Cenozoic tectonics and evolution of the Euphrates valley in Syria
V. G. Trifonov, D. M. Bachmanov, O. Ali, A. E. Dodonov, T. P. Ivanova, A. A. Syas’ko, A. V. Kachaev, N. N. Grib, V. S. Imaev, M. Ali, A. M. Al-Kafri, 2013. "Cenozoic tectonics and evolution of the Euphrates valley in Syria", Geological Development of Anatolia and the Easternmost Mediterranean Region, A. H. F. Robertson, O. Parlak, U. C. Ünlügenç
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Late Cenozoic tectonics affected the evolution of the Euphrates river valley in northern Syria. Data on the height and composition of terraces and new K–Ar dating of overlying basalts are presented for the area between the Assad Reservoir and the town of Abou Kamal. The presence of the Late Cenozoic Euphrates Fault, longitudinal with respect to the valley, is established by the lower height of the terraces on the NE side of the valley compared with the same terraces on the SW side. Geophysical profiling (dipole axial sounding; correlation refraction method and georadar) across the southern side of the valley (opposite the town of Ar Raqqa) confirms the offset on the fault as >25 m. Movements along the transverse Rasafeh–El Faid fault zone and the Halabiyeh–Zalabiyeh deformation zone have resulted in local uplift and the splitting of river terraces. During the Pliocene–Early Pleistocene, uplift and strong incision of the Euphrates valley propagated from near the Syrian–Turkish border to near the Iraq–Syrian border. The Euphrates began to deposit alluvium onto the pre-existing low-lying Mesopotamian Foredeep at c. 3.5 Ma. Intense incision began by late Late-Pliocene time to form terrace IV. Comparable incision further downstream began during the Early Pleistocene to form terrace III.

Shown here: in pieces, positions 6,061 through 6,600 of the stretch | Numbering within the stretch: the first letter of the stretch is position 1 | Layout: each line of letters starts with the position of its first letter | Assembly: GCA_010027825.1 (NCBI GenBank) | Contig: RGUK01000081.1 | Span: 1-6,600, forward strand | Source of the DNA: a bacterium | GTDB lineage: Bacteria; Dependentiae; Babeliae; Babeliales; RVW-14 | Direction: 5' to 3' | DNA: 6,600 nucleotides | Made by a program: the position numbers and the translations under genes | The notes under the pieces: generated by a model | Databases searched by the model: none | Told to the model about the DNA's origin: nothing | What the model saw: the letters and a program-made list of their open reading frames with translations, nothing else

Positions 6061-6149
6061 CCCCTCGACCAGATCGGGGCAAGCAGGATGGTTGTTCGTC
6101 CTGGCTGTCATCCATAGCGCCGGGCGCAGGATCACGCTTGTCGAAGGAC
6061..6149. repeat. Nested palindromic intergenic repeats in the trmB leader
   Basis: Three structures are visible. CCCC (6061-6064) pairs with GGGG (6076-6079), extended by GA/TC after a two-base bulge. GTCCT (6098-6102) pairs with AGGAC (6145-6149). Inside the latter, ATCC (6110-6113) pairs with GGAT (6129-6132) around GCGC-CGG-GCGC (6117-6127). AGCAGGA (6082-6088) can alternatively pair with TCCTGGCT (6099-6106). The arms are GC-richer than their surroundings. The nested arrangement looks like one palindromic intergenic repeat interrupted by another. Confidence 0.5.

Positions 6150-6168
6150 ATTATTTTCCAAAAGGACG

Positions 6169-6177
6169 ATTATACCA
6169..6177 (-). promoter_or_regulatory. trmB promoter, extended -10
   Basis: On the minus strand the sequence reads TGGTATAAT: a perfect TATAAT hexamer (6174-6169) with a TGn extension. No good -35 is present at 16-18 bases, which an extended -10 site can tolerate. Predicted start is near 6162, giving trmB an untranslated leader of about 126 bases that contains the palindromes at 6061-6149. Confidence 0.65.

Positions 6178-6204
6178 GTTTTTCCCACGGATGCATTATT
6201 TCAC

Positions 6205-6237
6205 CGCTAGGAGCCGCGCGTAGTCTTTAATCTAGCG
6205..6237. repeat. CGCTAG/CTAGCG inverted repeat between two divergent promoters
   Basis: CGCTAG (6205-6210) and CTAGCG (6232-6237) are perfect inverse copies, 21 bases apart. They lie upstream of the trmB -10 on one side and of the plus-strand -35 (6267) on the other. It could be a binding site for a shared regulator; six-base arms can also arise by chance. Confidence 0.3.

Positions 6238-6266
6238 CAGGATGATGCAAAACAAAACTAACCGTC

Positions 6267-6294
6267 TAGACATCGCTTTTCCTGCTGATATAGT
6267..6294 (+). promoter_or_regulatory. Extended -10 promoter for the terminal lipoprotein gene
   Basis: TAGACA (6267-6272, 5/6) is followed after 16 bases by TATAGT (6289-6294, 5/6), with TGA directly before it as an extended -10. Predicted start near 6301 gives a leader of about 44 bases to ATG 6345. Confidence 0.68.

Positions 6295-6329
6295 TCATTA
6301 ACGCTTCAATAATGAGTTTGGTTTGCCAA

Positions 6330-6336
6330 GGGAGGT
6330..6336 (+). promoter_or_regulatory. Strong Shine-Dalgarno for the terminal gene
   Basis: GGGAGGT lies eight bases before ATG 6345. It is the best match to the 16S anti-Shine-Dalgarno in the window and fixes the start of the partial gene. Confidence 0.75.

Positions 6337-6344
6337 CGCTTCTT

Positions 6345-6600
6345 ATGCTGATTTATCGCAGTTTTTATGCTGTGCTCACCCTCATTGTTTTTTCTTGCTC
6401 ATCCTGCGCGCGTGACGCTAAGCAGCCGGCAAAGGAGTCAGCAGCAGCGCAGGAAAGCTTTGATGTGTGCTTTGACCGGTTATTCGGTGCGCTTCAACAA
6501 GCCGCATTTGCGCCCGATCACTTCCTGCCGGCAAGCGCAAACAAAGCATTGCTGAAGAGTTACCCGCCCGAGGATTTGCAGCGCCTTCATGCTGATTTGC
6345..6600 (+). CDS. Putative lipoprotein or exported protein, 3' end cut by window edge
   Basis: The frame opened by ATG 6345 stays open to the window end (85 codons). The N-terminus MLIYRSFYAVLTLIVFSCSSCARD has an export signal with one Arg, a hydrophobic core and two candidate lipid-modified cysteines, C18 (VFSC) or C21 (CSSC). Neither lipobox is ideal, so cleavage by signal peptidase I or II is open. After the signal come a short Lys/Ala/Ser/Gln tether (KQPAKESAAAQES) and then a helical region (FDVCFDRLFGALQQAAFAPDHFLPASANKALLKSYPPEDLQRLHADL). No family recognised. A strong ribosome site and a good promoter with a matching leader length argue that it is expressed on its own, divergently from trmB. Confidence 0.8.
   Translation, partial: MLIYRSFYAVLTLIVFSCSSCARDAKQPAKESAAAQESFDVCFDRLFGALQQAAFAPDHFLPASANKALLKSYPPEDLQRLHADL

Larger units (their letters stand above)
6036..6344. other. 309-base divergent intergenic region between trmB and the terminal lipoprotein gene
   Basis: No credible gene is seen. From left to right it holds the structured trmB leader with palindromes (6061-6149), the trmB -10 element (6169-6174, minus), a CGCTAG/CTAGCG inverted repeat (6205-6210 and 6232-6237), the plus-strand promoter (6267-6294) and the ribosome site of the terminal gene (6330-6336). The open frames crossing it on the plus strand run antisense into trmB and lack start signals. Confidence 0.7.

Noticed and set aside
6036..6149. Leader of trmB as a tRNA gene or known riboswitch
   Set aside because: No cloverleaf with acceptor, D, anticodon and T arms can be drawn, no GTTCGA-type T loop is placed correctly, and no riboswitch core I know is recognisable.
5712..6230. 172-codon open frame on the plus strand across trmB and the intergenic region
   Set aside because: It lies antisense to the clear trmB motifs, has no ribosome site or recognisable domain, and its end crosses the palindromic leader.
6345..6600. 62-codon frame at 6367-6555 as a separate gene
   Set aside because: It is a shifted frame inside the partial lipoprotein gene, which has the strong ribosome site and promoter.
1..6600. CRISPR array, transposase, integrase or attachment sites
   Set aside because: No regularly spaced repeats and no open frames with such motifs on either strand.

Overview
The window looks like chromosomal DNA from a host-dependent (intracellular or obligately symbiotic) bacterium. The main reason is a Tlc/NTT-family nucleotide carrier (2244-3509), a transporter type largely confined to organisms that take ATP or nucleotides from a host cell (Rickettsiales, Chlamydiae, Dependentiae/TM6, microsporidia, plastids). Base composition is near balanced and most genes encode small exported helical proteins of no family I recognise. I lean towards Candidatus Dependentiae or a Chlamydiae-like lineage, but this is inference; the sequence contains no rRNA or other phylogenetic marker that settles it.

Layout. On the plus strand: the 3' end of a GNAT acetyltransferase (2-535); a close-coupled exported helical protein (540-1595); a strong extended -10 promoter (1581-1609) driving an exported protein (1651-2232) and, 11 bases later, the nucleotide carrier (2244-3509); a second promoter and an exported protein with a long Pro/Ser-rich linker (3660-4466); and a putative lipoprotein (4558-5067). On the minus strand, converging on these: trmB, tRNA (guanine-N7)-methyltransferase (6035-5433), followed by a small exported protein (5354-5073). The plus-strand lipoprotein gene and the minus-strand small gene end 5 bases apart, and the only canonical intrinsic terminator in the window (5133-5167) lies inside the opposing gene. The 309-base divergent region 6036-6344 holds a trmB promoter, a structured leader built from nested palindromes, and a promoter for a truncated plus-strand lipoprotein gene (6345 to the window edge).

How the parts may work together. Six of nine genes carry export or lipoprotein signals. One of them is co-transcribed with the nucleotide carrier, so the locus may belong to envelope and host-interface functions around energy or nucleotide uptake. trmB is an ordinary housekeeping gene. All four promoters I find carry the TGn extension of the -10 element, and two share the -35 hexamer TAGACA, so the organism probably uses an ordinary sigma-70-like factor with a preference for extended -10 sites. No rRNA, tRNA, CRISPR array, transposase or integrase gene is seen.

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Geological Development of Anatolia and the Easternmost Mediterranean Region
Anatolia and the easternmost Mediterranean region, especially Turkey, Cyprus and northern Syria, represent an excellent natural laboratory for the study of fundamental geological processes (e.g. rifting, seafloor spreading, ophiolite genesis and emplacement, subduction, exhumation and collision). Their interaction has created an intriguing array of deep-sea basins, microcontinents and suture zones.
The volume’s 22 papers include a large amount of new field-based information (much of it multidisciplinary and the product of teamwork). After an overview, the volume is divided into four sections: Late Palaeozoic–Early Cenozoic of the Pontides (northern Turkey); Late Palaeozoic–Early Cenozoic of the Taurides–Anatolides (central and southern Turkey); Late Cretaceous–Pliocene sedimentary basins and structural development (central Anatolia to the Mediterranean); Late Miocene–Recent Neotectonics (southern Turkey, Cyprus and northern Syria).
The volume will interest numerous academic researchers, those concerned with resources (e.g. hydrocarbons; mineral deposits) and also hazards (e.g. earthquakes), as well as advanced undergraduate and postgraduate students.